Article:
Foods with polyamines can potentially treat age-related diseases and increase longevity

Every human being is born with his own internal clock that determines whether this person is a morning bird or a night owl. As people age, this clock starts slowing down, which can cause developing of many age-related diseases. According to the researchers, there is a tight connection between circadian rhythm and metabolism, and that even tiny changes in a person’s circadian rhythm can be linked to a wide variety of metabolic and age-related diseases, such as cancer, Alzheimer’s disease, Parkinson’s disease, inflammation, etc. But there is good news. Recently the researchers have made a new interesting discovery. Almost every cell in our bodies is full with compounds called polyamines. They play an important role in the body’s internal clock and regulate cell growth and death. So the researchers discovered that polyamines taken as supplements may be able to stave off age-related diseases and even increase longevity.

As people age, their internal clock starts slowing down, and it becomes more likely to develop new diseases. These rhythms are very complex and affect numerous activities in the brain, that’s why researchers are only now discovering these processes. According to them, even smallest changes in a person’s circadian rhythm can be related to metabolic and age-related diseases.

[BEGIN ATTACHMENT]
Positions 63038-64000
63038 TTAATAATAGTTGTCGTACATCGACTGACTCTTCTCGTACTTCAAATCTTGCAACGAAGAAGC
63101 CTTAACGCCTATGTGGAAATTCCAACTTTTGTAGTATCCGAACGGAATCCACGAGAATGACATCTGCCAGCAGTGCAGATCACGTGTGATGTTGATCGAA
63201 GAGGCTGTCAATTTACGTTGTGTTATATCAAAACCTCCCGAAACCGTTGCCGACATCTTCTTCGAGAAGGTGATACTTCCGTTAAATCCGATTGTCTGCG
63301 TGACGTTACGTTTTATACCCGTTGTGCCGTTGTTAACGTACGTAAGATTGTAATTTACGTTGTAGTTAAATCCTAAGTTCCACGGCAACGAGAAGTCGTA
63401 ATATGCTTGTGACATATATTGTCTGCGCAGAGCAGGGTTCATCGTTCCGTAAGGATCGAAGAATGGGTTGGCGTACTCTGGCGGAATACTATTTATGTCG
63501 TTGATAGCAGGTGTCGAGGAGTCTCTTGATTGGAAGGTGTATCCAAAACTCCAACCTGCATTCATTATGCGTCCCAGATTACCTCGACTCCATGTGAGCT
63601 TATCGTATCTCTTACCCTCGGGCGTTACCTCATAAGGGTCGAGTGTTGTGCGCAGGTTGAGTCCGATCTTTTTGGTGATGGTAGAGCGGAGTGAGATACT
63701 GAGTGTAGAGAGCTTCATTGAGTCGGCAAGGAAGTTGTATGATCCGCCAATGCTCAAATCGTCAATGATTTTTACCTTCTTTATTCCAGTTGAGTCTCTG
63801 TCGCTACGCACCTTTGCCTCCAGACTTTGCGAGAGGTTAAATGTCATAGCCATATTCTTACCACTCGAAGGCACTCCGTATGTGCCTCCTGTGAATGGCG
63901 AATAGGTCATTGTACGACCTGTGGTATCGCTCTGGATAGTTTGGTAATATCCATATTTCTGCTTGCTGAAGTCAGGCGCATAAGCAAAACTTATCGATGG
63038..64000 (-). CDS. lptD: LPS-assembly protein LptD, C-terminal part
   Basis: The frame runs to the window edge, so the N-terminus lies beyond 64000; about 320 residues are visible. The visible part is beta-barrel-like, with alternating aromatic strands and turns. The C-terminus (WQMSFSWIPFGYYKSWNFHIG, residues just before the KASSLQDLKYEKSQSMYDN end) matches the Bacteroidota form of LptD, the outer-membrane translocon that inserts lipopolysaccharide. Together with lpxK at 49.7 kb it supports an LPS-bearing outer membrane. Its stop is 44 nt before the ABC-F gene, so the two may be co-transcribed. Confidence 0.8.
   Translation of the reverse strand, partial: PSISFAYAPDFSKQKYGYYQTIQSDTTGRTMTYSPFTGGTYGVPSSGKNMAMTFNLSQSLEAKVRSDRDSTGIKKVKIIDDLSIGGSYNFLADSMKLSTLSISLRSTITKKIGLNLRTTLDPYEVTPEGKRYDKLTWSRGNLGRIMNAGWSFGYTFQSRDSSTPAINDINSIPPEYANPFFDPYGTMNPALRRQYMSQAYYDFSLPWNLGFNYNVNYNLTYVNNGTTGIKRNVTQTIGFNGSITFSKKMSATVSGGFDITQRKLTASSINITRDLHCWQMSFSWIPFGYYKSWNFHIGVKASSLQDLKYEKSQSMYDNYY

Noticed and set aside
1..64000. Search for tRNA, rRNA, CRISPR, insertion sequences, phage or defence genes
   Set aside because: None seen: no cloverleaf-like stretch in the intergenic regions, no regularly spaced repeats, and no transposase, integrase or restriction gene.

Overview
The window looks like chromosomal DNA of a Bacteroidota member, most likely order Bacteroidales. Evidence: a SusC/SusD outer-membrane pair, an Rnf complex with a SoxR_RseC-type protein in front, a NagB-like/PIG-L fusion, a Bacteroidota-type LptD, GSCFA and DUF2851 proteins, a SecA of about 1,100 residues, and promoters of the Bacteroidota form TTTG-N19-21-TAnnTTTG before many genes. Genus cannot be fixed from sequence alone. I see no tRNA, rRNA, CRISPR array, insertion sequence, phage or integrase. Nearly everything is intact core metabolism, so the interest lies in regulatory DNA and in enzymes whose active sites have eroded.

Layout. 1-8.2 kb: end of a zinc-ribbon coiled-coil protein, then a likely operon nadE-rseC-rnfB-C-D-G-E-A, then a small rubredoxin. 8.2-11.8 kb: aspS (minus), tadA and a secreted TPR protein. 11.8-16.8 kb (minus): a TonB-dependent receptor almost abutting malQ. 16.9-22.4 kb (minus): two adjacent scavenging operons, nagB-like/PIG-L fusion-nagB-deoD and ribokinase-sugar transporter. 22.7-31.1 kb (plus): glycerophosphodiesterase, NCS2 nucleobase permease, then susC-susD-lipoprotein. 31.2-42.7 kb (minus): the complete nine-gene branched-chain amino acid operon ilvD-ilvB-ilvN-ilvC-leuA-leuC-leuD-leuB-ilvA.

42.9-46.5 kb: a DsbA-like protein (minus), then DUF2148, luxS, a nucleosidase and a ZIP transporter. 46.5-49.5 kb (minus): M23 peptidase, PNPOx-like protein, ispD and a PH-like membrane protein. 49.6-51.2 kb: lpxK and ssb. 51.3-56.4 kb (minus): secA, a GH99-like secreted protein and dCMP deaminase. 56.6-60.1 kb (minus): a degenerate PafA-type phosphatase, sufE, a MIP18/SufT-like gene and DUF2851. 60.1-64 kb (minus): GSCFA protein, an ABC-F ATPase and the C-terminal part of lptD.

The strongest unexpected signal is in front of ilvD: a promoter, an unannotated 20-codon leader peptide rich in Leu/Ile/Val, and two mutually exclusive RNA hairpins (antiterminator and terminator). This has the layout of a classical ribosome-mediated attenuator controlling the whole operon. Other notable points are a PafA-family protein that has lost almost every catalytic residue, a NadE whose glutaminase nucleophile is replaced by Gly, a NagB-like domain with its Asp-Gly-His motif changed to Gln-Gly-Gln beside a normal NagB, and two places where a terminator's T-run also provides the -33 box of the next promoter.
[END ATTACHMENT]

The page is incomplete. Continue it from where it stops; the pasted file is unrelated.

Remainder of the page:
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During their researches, scientists treated a group of young mice with a medicine that stops the body from processing polyamines. That caused their circadian rhythms to slow down by roughly eleven minutes with each passing day, compared to young mice that processed polyamines normally, without drugs. Also, the scientists gave some adult mice drinking water containing spermidine, the edible form of polyamines usually found in foods, like soybeans, corn, green peas, and blue cheese. Their circadian rhythms thus sped up to about 8 minutes faster than untreated adult mice, ultimately returning it back to normal. So the researchers believe this effect can help suppress age-related diseases.

This hasn’t been tested and proven in humans yet, though. There is evidence in flies and mice that polyamines extend lifespan, and future studies might also support the use of polyamines in humans. But the researchers believe that testing polyamines in clinical trials can be an effective tool against a wide variety of age-related diseases in humans. This discovery opens new great possibilities, such as the ability to repair the internal clock through nutritional intervention (polyamine supplementation).

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